How to Save on Summer Vacation Planning

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Colorado Firm Offers 7 Tips to Keep Food, Gas Costs in Check

With schools starting to let out, temperatures climbing, and flowers blooming, summer vacation season is around the corner. But with rising food and gas prices, making those vacation plans is more challenging than ever.

Summer vacation should produce lasting memories, not lasting debt, according to Colorado-based Ore Communications. To help insure vacations that don't break the bank, the firm offers these tips with an eye on keeping gas and food costs in check.

1.    Stay put. Instead of a driving trip incorporating several stops, head for one destination. Cities where attractions are accessible by foot or public transportation can help cut costs. In Grand Junction, Colorado's major western slope vacation destination (http://www.visitgrandjunction.com/), for instance, a $1 shuttle runs from major hotel areas to downtown attractions. In Telluride, Colo. (http://www.visittelluride.com/), visitors have no need for a car at all once they arrive, thanks to the town's free shuttle bus system and the world's only energy efficient free gondola.

2.    Consider going all-inclusive. Staying at one resort that offers a multitude of services, amenities, and activities can mean significant savings. For families with children who like to try their hand at many activities - and then get tired or bored - it can be especially helpful. Dude ranches are increasingly popular all-inclusive options for singles, couples, and families, and can range from rustic adventures on working ranches to world-class resorts. For a few options, check out the Dude & Guest Ranches of Grand County, Colo., at http://www.dude-ranch.com/.

3.    Bypass the rental car. If you won't absolutely need a car when you arrive at your destination, use public transportation to get there when possible. Airport shuttles, buses, and trains offer good alternatives. If you're in an area where you'd be using taxis frequently, however, compare costs to determine if a rental car would be more economical. Better yet? Try vacationing in places where you can walk to everything. Even in the wide reaches of the American West, walkable towns abound. Try scenic Ouray (http://www.ouraycolorado.com/), picturesque Grand Lake http://www.grand-county.com/, or world-famous Telluride (http://www.visittelluride.com/).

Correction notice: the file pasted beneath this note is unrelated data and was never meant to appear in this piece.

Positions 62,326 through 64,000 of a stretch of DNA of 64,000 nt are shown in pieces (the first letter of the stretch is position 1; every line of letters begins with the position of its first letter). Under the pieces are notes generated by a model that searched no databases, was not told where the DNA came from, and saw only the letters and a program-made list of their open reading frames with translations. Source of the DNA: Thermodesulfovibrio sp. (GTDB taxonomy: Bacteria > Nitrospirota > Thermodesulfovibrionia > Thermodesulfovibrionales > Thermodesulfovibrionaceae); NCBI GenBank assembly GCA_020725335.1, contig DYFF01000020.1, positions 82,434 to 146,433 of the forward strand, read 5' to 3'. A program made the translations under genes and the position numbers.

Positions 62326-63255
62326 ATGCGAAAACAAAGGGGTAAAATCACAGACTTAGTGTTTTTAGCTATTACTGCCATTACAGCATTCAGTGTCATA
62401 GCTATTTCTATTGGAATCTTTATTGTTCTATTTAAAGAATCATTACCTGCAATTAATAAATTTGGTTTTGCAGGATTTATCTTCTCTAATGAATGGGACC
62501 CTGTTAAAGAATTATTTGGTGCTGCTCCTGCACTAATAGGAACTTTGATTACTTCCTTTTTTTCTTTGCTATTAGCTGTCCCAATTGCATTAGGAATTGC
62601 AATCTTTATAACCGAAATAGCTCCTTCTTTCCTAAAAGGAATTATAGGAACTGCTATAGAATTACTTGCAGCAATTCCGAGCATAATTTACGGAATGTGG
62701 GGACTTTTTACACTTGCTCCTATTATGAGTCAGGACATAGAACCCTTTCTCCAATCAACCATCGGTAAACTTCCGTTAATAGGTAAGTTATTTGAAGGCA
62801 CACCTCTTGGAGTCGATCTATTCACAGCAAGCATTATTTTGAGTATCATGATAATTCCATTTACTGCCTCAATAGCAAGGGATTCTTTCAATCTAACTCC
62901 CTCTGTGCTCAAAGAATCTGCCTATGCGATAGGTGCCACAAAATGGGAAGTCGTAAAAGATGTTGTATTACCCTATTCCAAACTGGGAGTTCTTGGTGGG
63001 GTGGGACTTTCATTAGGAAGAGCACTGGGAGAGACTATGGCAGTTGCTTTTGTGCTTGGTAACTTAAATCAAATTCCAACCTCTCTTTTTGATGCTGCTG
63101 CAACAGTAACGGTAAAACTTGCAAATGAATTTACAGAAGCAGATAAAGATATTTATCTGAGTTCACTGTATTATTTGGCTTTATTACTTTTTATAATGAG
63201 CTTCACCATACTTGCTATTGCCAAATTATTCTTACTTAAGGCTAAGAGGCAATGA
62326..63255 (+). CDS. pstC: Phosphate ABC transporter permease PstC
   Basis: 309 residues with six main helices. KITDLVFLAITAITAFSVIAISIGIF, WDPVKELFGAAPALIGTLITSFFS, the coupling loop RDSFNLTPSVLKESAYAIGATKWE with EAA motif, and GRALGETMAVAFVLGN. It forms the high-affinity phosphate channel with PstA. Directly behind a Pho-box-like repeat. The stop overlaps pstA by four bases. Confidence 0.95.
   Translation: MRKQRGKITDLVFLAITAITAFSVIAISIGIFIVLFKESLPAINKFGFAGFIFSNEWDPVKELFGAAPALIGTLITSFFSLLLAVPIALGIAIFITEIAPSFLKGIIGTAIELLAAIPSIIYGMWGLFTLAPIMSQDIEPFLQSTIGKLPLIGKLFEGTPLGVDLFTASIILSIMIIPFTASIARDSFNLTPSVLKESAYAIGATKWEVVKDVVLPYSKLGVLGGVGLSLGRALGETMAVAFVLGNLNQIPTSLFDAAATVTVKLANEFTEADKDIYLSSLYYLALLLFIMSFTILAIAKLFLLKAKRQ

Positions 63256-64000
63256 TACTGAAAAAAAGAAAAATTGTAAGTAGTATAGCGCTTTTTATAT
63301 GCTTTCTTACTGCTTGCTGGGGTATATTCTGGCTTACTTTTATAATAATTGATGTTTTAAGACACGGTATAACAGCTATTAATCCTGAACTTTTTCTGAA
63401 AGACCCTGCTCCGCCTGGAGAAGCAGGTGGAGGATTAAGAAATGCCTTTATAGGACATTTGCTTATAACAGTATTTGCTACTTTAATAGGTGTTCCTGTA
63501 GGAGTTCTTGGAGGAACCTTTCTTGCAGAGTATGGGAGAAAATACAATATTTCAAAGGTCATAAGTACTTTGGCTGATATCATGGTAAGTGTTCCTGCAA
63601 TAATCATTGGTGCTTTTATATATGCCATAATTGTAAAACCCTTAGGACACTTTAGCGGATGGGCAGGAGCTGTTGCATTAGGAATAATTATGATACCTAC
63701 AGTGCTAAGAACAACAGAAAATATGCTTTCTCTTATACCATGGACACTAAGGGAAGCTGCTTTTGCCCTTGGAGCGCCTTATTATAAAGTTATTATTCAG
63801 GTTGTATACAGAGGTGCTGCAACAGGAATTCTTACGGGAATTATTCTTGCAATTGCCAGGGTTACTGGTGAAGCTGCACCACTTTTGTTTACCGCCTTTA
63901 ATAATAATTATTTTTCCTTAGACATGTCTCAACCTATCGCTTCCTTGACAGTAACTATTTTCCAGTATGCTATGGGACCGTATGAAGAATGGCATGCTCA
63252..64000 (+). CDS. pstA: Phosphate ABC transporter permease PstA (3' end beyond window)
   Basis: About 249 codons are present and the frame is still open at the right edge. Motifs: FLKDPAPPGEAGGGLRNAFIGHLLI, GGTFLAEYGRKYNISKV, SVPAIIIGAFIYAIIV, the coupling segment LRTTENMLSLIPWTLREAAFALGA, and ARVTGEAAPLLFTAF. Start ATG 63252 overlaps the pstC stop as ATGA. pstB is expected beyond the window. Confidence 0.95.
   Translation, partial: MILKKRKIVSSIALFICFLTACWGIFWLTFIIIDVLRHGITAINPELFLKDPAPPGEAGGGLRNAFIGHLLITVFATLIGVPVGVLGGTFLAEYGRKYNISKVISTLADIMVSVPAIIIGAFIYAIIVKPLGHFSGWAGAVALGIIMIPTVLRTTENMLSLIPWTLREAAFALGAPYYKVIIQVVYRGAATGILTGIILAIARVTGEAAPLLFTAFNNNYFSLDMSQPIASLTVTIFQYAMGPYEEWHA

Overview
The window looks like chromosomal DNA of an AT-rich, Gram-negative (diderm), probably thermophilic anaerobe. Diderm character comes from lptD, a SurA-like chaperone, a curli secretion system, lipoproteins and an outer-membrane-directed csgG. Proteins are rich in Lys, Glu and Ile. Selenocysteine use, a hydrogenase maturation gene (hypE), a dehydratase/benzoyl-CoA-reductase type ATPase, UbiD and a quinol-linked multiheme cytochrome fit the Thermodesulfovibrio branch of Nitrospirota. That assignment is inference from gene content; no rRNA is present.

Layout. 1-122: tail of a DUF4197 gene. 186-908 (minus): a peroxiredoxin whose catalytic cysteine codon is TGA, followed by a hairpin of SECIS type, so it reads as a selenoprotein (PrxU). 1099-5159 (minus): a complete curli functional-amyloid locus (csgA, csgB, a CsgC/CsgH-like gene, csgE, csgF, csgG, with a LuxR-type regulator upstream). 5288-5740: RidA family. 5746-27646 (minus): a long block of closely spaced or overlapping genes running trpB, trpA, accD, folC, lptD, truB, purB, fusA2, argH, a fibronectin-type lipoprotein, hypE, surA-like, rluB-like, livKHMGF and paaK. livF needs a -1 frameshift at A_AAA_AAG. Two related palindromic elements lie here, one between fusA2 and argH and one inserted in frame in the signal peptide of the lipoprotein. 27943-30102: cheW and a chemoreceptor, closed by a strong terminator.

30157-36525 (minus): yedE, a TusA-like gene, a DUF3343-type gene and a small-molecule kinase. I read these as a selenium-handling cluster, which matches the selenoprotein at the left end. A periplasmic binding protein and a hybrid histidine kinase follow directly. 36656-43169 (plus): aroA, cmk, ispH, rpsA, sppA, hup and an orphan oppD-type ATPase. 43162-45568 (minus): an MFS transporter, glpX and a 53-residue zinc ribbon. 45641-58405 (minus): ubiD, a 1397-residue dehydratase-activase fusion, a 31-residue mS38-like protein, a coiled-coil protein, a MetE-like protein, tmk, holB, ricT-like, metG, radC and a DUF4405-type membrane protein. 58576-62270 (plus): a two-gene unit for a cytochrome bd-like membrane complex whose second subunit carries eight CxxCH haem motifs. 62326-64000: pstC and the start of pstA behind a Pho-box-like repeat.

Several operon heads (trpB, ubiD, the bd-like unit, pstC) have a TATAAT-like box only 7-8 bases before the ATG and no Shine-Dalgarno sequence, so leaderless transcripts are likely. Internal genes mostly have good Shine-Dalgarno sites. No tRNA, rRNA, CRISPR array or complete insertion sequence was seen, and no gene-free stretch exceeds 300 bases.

4.    Get out of your car. Even if you are taking a vacation by car, think about constructing a trip that isn't all driving. Go hiking, bicycling, or horseback riding. Not only will it be less expensive - you'll likely lose a few inches, too. For outdoor Colorado vacations in fascinating, historic, lesser-known locales, check out Mesa Verde Country (http://www.mesaverdecountry.com/) or Southwest Colorado Travel Region (http://www.swcolotravel.org/).

5.    (Don't) follow the crowd. Off-season doesn't have to mean winter in New England. Many U.S. destinations offer plenty of off-peak and shoulder-season rates in late spring, early summer, and late summer. And no matter where or when you travel, be sure to ask about any discounts. More lodging properties, restaurants, and attractions than ever are offering discounts this year thanks to a sluggish economy.

6.    Create your own meal plan. Bed and breakfast inns and many hotels include breakfast. Spend a few minutes in the morning making sandwiches, or pay a visit to the local market, deli, and/or produce stand to make a fun, inexpensive lunch. Agritourism, one of the tourism industry's fastest-growing sectors, allows adults and kids alike to learn first-hand how and where food is produced. Buying straight from the source saves in the big picture, too: You eliminate food's travel and transport, and lessen your carbon footprint. Heading west? Check out Delta County, Colo. (http://www.westerncolorado.org/), for a wide variety of local produce.

7.    Think outside the (lodging) box. Bed and breakfast inns, historic inns, and rentals of condos, townhomes and houses all can offer interesting, value-priced accommodations. In many areas, hostels are no longer just for the college crowd. Home exchanges are becoming popular vacation options, and some Web sites listing exchanges also list homes in which the owners are open to renting part of their homes without an exchange.

Ore Communications, based in Granby, Colo., specializes in public relations, branding, and strategic marketing in the lifestyle, leisure, and travel industry. Current clients cover an area that represents more than a third of Colorado's 104,100 square miles, and include: Grand Junction Visitor and Convention Bureau; Delta County Tourism Board; Mesa Verde Country; Southwest Colorado Travel Region; Dude & Guest Ranches of Grand County; Grand County Colorado Tourism Board; Telluride Tourism Board; and Mountain Lodge at Telluride. For more information call 970-887-2536 or visit http://www.orecommunications.com.

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Gaylene Ore

Aimee Bennett

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